I have experimented several times recently with trying to cook pancakes at home, over my camping stuff. The results have been – interesting – to say the least. The pancakes have stuck to my titanium plate, they’ve stuck to aluminum foil, they’ve been burned in the middle and raw on the edges.
While strolling through Wal-Mart today on our regular Saturday morning adventure, I happened across the “easy eggs” pan. Its a small aluminum pan, about 4″ in diameter with a non-stick coating, a ridged bottom, and a long plastic handle with a daisy-shaped cooked egg printed on the end. I was thinking, this would be perfect in the woods. Four dollars later, it was mine.
In case you can’t find “easy eggs”, Bed, Bath and Beyond has a similar thing:
I got the Wal-Mart pan home and pulled off the plastic part, leaving just a little metal tab with two rivets. In the example above, I guess you could just cut off the handle right near the pot. Leave enough to grab with your multi-tool, or leave it all if you don’t carry such a thing. I just weighed the handle, it’s .6 ounces, whereas my multi-tool is 1.2, so if I can get rid of that, the little eggy handle is even lighter.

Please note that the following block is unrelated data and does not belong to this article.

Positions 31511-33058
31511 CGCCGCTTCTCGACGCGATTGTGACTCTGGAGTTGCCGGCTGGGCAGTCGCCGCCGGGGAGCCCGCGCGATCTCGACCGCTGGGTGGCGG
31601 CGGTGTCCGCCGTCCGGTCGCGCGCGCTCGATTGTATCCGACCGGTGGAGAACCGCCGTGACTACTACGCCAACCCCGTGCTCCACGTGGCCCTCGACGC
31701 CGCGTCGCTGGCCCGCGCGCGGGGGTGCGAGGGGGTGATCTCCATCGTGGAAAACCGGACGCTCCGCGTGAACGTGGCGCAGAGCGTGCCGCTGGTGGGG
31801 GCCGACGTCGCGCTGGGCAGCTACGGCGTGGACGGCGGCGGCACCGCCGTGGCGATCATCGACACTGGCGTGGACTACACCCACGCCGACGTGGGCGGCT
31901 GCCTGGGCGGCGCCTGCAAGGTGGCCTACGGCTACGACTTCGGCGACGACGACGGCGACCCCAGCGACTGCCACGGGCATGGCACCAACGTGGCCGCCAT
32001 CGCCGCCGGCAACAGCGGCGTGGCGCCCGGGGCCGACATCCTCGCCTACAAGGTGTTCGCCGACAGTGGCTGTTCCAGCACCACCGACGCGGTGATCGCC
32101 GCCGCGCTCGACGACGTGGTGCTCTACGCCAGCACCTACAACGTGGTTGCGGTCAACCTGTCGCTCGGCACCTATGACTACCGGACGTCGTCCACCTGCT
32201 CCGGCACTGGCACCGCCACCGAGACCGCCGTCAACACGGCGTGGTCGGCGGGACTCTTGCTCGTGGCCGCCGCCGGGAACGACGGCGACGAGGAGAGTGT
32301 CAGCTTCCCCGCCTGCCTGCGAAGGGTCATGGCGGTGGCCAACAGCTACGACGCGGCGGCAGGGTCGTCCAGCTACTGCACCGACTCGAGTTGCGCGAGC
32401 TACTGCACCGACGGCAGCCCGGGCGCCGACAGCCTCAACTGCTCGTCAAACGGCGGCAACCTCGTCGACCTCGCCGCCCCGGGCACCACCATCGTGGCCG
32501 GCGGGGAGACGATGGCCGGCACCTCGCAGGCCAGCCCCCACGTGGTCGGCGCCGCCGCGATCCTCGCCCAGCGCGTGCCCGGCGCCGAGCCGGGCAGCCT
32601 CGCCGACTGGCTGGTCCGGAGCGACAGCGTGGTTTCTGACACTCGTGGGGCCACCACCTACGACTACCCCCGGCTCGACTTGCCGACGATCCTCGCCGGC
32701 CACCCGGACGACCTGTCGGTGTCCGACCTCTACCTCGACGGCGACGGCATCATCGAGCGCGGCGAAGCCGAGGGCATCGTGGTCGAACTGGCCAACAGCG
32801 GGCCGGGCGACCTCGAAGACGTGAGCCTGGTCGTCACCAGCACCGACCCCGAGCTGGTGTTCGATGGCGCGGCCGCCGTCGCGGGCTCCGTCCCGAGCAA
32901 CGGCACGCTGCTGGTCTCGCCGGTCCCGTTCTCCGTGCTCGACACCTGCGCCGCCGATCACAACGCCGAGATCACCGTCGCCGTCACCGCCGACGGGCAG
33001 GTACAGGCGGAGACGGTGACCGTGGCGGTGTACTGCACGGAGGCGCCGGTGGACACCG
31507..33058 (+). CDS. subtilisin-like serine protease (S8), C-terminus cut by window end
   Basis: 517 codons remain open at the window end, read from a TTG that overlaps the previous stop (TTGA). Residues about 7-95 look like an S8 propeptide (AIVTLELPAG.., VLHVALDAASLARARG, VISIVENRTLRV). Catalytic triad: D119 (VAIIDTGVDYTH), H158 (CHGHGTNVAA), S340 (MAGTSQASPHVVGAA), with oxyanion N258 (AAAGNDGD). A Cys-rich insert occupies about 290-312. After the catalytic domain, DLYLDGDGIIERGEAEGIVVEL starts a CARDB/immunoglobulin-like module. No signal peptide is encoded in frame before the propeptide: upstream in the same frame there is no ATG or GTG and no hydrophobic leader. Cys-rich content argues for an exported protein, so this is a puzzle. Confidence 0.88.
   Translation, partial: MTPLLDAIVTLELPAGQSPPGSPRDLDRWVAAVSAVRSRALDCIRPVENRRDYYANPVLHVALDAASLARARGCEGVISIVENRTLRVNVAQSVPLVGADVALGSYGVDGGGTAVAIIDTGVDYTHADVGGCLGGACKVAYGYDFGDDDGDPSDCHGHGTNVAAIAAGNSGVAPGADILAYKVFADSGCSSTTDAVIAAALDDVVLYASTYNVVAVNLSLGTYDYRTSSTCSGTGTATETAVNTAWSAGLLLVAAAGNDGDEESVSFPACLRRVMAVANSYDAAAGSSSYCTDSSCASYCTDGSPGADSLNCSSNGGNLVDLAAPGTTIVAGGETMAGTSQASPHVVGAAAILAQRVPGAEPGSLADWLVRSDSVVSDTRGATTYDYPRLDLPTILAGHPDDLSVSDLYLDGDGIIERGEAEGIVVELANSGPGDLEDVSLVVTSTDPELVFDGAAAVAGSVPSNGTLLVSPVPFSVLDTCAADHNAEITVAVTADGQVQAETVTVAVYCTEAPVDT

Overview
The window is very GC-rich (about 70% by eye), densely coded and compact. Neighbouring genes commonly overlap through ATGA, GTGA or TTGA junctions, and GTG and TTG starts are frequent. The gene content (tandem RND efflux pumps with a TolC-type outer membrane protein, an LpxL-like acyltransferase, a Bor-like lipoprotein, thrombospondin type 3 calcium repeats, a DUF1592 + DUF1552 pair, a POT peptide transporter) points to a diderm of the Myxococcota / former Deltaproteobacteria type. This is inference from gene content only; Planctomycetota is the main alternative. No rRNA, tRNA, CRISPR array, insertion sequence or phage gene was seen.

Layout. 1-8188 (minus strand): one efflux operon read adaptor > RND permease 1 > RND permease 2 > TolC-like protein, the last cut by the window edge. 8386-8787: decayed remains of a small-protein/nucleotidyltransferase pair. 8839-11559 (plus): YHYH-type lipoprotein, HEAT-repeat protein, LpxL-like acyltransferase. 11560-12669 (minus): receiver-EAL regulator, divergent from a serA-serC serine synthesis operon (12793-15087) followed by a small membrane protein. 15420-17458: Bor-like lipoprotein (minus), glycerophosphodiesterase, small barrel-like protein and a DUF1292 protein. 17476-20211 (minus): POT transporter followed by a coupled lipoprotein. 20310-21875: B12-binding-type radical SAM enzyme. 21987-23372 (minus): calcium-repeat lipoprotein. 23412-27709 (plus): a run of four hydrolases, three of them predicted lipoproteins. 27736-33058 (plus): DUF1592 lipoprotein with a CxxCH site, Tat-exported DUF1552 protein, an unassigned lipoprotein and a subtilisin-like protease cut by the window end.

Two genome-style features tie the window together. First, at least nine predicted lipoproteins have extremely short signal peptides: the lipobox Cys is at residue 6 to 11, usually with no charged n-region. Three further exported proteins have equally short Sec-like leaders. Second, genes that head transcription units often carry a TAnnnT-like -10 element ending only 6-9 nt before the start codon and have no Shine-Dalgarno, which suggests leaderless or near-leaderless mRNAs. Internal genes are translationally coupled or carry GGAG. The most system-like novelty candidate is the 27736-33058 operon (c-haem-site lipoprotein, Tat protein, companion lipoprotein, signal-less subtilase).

The pancakes were easy to mix. Hungry Jack makes a pre-mixed powdered box of “pancake mix”, just add water. So I got my squishy bowl and spork, and mixed up a cup of mix. The tricky part is heating the pan. I set it on my Snow Peak gigapower stove and and turned the flame on low. Even with the ridged heat-spreading bottom, it stayed a lot cooler on the edges than the middle, because I had to run the flame on low, so it was all right in the center. I poured a little mix in the pan, and moved the pan around with the pliers, in slow circle to heat it all evenly. Shortly the bubbles formed and then stopped filling in when they broke. I grabbed a spatula and flipped it over. I’m going to need to get a spatula and cut it down to about 2″ by 3″ just for this pot. I flipped the pancake, and heated the other side.
In this picture it looks like a full size pan, but trust me, it’s only around 4″ from side to side, and at a weight of 1.9 ounces, it weighs almost nothing. The pancake was as good as any on the big griddle, so I judge it a success.